The first Port Mann Bridge opened in 1964 with four lanes over 2,093 m (6,867 ft), including approach spans. It was named after the community of Port Mann, through which the south end of the bridge passed. In 2001, an eastbound HOV lane was added while doing a seismic upgrade, to help it carry 127,000 trips per day.
Originally twinning the old bridge was considered, and then it was decided to replace it with a new a 10-lane cable-stayed replacement bridge, the widest in the world (and demolishing the original bridge). The new Port Mann Bridge, opened in 2012 and carries the Trans-Canada Highway over the Fraser River, with an HOV lane, and cycling and pedestrian access. It was built at a cost of $2.5 billion, including 37 kilometres (23 mi) of Highway 1 upgrade.
The new bridge is 2.02 kilometres (1.26 mi) long, and 65 metres (213 ft) wide to carry 10 lanes of traffic. It has a 42 metres (138 ft) clearance above the river's high water level (the same length and clearance as the old bridge) and the towers rise 163 metres (535 ft) from top of footing. The main span (between the towers) is 470 metres (1,540 ft) long, the second longest cable-stayed span in the western hemisphere.
To recover construction and operating costs, the bridge is electronically tolled. The toll rates are $1.60 for motorcycle, $3.15 for cars, $6.30 for small trucks and $9.45 for large trucks (2015).
This location used to be served by the Albion Ferry, for both passenger and vehicles, which operated since 1957 until 2009. The ferry ran every 1/2 hour between Albion (Maple Ridge) and Fort Langley. In 2003, annual traffic on the free ferry amounted to 1.5 million vehicles and 4.0 million passengers
The Golden Ears Bridge is a six-lane extradosed bridge (using cable stays to support a box-girder bridge) to span the Fraser River, and connect Langley on the south side with Pitt Meadows & Maple Ridge on the north side, as well as Lougheed Highway (Highway 7) and the Trans-Canada Highway (Highway 1). The bridge has daily traffic of 23,000 trips who pay tolls mostly electronically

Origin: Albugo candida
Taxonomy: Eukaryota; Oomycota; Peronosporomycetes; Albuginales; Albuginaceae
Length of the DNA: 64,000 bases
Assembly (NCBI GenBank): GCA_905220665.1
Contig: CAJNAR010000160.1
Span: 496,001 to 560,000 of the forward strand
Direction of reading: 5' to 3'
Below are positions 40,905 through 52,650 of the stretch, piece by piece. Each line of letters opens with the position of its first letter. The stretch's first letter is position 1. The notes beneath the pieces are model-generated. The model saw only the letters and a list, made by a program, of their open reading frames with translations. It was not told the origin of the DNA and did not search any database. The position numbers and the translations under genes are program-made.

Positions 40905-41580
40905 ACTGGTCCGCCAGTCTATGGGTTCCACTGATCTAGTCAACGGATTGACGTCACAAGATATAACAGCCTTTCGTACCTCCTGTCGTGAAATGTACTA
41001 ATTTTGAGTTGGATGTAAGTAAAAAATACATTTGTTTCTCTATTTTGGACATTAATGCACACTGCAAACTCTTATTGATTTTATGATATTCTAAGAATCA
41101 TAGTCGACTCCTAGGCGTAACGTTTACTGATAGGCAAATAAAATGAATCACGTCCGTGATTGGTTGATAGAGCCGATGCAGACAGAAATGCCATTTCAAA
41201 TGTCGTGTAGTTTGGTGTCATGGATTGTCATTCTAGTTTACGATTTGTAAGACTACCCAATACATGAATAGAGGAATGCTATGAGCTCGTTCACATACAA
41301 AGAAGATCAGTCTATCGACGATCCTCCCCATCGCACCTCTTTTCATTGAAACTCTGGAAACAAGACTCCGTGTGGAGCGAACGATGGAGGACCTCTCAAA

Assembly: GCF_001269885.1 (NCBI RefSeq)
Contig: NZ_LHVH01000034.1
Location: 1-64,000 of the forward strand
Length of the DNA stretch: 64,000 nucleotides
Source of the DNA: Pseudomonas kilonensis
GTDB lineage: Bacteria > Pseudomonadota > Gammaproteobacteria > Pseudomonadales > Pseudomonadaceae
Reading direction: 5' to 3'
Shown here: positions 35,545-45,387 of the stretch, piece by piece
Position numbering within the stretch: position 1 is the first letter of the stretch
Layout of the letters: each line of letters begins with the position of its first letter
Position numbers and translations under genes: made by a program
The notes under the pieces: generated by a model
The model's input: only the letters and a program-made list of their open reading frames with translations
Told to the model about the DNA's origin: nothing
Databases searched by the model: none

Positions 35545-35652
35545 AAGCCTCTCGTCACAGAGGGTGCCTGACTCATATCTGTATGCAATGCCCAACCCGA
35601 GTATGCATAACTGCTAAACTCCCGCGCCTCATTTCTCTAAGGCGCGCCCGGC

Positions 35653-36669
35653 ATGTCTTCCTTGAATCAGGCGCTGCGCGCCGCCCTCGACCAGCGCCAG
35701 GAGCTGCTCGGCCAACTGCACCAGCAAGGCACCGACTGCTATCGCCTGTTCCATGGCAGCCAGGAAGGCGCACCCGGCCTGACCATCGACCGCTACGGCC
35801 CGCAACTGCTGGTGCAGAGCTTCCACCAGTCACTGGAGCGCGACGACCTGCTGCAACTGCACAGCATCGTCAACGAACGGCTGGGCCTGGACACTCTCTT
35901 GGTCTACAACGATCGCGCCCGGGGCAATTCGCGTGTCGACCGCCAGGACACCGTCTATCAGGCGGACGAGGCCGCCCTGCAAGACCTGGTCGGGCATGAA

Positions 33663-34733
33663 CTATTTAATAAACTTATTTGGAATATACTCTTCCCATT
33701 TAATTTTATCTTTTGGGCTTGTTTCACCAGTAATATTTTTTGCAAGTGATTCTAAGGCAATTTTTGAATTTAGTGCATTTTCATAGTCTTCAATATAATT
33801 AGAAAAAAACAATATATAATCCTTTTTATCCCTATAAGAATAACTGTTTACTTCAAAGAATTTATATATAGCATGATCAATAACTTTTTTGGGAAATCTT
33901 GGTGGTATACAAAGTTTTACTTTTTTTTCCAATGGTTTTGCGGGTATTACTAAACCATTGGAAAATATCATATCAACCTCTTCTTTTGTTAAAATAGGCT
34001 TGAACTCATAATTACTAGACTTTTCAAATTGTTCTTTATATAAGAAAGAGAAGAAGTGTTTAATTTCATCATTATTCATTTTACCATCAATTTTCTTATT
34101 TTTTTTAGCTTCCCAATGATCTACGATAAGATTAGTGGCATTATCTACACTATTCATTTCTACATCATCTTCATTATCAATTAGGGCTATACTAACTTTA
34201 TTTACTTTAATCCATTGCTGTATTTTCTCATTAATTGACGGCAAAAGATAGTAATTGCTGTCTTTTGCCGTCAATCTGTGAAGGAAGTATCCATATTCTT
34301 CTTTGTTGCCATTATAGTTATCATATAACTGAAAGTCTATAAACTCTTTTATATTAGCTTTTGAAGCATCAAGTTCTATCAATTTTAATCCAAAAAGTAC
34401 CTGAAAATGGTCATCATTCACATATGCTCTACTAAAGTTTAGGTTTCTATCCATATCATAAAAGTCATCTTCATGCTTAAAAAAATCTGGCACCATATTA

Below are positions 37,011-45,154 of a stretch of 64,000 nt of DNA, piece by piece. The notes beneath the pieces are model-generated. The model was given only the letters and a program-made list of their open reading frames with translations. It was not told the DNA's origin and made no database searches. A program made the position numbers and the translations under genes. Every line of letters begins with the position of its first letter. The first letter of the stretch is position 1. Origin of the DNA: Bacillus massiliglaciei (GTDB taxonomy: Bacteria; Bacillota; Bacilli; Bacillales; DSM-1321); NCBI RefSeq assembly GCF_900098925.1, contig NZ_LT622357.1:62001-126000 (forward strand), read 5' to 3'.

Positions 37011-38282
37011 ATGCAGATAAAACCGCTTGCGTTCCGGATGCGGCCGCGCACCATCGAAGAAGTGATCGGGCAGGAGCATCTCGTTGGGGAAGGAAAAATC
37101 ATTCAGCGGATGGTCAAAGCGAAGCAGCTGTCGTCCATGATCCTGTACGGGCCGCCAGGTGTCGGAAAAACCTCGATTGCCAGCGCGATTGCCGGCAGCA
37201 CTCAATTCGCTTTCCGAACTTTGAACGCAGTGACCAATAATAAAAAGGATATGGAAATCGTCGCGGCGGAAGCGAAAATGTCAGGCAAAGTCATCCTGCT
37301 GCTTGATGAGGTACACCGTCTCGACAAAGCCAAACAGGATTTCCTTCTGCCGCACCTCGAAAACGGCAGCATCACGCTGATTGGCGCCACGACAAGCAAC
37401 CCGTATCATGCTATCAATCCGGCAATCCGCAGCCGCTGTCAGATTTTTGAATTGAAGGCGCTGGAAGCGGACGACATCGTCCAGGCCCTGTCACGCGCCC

The construction started in 2006 and the bridge opened to traffic in 2009, at a total construction cost of $808 million. The bridge has a total length of 2,410 m (7,910 ft) including approaches, with 3 main spans 244 m (801 ft) long m and 2 shoreline spans 122 m (400 ft) long. There are eight pylons in the river, four of them supporting cable stays are 90 m (300 ft) high.
Electonic tolling provides vehicles a discount (cars are $4.40 without, $3.15 with toll-device )
The Mission Bridge is a steel girder bridge across the Fraser River, connecting the District Of Mission on the north to the City of Abbotsford on the south. The bridge is 3,695 feet (1,126.2 m) long and is the only direct road link between the two communities.
Prior to this bridge, the only crossing of the Fraser River at this point was a railway bridge, with boards laid on the rail-ties to permit some automobile crossings, but flooding in the 1940s and 1950s made the bridge inaccessible to vehicle traffic.
The bridge construction, from 1969 to 1972, placed a four-lane highway along with pedestrian/bicycle paths onto 19 piers, for a total cost of $13 million.
In 2012, an earthquake resistant device was added to the bridge along with cycling barriers.
Highway 9, the Agassiz-Rosedale Highway, is a north-south route in the eastern part of the Fraser Valley, to connect Highway 1 and Harrison Hot Springs west of Hope. Highway 9 first opened in 1953, originally going between Yale Road in Rosedale and Highway 7, serviced by a ferry across the Fraser River.
The bridge for Highway 9 across the Fraser opened in 1956. When the Chilliwack section of Highway 1 opened in 1961, Highway 9 was extended south to a Highway 1 junction.
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